By Nancy Flanders | September 14, 2019
Center for Medical Progress undercover investigator David Daleiden took the stand on Friday in the preliminary hearing regarding his sting operation into the trafficking of aborted baby body parts in the United States. According to LifeSiteNews, Daleiden gave heartwrenching and disturbing testimony of the events that led to his decision to go undercover to expose the grotesque underbelly of the abortion industry.
Daleiden, along with Sandra Merritt, is charged with 15 felony counts of the illegal recording of confidential communications; however, his attorneys are arguing that since the communications took place in public areas and could be easily overheard, the recordings were completely legal. Daleiden testified that he had spoken with law experts before his investigation to ensure that he could legally record these public conversations. In fact, according to Pro-Life San Fransisco, Count 8, which states Daleiden and Merritt illegally recorded Doe 8, has been dismissed by Judge Christopher Hite.
“Count 8 was the charge of illegally videotaping an attendee of the 2014 National Abortion Federation conference,” Pro-Life San Fransico said on Twitter. “‘Doe 8’ happens to be a UCSF professor, and this video was taken in the exhibitor hall at #CMP’s “BioMax” booth.”
After working in investigative research with Live Action president Lila Rose in 2008 and 2010, Daleiden watched a 20/20 documentary from 2000 in which former tissue procurer Dean Alberty — who worked inside a Kansas Planned Parenthood — stated that the company he worked for, Opening Lines, would receive intact, living aborted children. Alberty stated that when taking the organs from the babies, they were “cutting open the chest and seeing the heart was still beating.”
According to LifeSiteNews, Daleiden went on to say that Alberty would later testify in a congressional hearing that on one occasion the abortionist gave him 24-week-old twins who had survived an abortion. When he told the abortionist that he would not “harvest organs from living children,” the abortionist “drowned them in a pan.”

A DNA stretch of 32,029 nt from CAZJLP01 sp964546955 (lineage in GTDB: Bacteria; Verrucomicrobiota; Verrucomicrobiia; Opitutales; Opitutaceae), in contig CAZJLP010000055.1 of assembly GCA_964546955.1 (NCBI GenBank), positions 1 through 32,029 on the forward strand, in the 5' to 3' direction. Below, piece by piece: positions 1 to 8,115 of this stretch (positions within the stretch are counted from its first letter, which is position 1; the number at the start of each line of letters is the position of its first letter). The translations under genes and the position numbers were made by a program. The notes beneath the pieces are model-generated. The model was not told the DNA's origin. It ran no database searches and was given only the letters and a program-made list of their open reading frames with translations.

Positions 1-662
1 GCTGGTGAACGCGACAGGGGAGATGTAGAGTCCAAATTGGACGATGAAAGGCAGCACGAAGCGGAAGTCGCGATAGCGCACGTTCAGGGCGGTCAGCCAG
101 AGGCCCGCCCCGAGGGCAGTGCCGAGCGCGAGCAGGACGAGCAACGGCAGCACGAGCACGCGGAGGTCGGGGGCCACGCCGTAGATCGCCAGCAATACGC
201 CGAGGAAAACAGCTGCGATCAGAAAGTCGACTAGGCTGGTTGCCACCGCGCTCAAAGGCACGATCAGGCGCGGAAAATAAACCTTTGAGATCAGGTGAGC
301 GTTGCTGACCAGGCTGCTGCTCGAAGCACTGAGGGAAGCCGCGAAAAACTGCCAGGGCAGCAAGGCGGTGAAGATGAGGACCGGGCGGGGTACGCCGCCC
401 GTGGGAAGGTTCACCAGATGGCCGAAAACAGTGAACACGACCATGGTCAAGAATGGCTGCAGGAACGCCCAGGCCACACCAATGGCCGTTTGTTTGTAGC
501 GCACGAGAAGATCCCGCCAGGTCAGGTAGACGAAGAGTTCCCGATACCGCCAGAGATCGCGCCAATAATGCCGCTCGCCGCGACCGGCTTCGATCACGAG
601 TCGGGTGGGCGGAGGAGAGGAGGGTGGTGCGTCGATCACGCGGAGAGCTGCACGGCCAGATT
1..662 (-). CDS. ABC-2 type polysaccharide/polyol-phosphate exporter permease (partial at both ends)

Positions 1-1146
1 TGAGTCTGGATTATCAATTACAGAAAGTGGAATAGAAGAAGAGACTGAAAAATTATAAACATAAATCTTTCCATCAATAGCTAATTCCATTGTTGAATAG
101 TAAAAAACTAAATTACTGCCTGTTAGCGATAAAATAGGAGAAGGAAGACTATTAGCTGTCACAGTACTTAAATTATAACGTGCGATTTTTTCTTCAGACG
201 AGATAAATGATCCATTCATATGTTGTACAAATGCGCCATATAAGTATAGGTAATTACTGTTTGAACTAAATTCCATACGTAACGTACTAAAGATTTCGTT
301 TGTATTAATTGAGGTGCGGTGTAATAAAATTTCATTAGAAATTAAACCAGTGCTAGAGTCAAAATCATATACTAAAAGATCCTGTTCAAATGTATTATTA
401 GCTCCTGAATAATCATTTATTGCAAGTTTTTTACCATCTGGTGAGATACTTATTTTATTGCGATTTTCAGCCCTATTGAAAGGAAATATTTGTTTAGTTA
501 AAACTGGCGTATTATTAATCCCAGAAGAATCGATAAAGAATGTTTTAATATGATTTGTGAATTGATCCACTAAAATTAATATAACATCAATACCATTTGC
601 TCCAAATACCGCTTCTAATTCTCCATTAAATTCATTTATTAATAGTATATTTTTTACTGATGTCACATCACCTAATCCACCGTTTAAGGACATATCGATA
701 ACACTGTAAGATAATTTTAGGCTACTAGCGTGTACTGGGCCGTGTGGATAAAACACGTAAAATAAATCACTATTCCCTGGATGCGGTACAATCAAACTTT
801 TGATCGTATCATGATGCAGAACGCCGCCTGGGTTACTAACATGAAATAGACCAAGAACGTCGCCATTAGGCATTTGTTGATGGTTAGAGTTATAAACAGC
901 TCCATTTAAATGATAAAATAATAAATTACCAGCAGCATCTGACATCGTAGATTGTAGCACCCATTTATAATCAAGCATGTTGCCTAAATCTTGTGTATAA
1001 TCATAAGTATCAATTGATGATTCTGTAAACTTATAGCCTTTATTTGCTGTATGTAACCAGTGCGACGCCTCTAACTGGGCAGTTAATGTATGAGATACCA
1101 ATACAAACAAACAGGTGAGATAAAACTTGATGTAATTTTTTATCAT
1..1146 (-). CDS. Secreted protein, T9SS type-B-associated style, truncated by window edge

Horrified by this, Daleiden read the book “Beyond Abortion, a Chronicle of Fetal Experimentation,” by Suzane Rini. He described it as “a very in-depth literature review of all fetal experimentation.” One study – The artificial placenta – was from 1967 and involved submerging a living baby into a “perfusion apparatus” that was created to simulate life inside the womb. The purpose was to discover “how long the fetus can stay alive.” It was clear to Daleiden that these living children were abortion survivors. Despite the horrors of this, no one was investigating.
Daleiden said he then took matters into his own hands, and began looking into Advanced Bioscience Research (ABR), a partner of Planned Parenthood Mar Monte. He also learned about StemExpress through a Craigslist advertisement for a “procurement technician” to “harvest gestational tissue, fetal tissue.” The website for StemExpress openly listed drop-down menus for ordering the desired body parts of the desired gestational age.
From there, Daleiden testified that he saw a Stanford University study published in “Circulation” in 2012 citing StemExpress as the provider of fetal hearts for the study. This disturbing research used a perfusion technique that is meant to be used on animal hearts. The Langendorff method was “designed to keep fluid pumping through a heart that has been cut out of a body,” Daleiden explained. In this case, it was used on living human fetal hearts.
Daleiden spoke with experts Dr. Stephen McCurdy and Dr. Theresa Deisher about the method. Deisher told him that the “fetus would have to be alive at the time the organs were harvested.”
“So the Langendorff apparatus could not resuscitate a dead heart?” Daleiden’s attorney Brentford Ferreira asked him, according to LifeSiteNews.
“My understanding is that it required a live beating heart,” said Daleiden.
Daleiden’s attorney told the court that StemExpress was mentioned regarding the Stanford University study in which the Langendorff perfusion was used. When Doe 12 – the CEO of StemExpress whose name is being protected – was asked on the stand if StemExpress supplied fetal hearts to Stanford, she hesitated to reply. Judge Hite pressed her and she admitted that StemExpress has “provided heart tissue to Stanford.”
The judge would not accept as evidence last week the video testimony of former StemExpress procurement technician Holly O’Donnell who spoke about harvesting the brain from an aborted baby whose heart began beating, saying she was not an expert.
“I’m not putting it on for expertise,” Ferreira said. “She says in the video the person she was working with tapped the heart and it started beating and she saw it with her own eyes.”
Daleiden continues his testimony next week.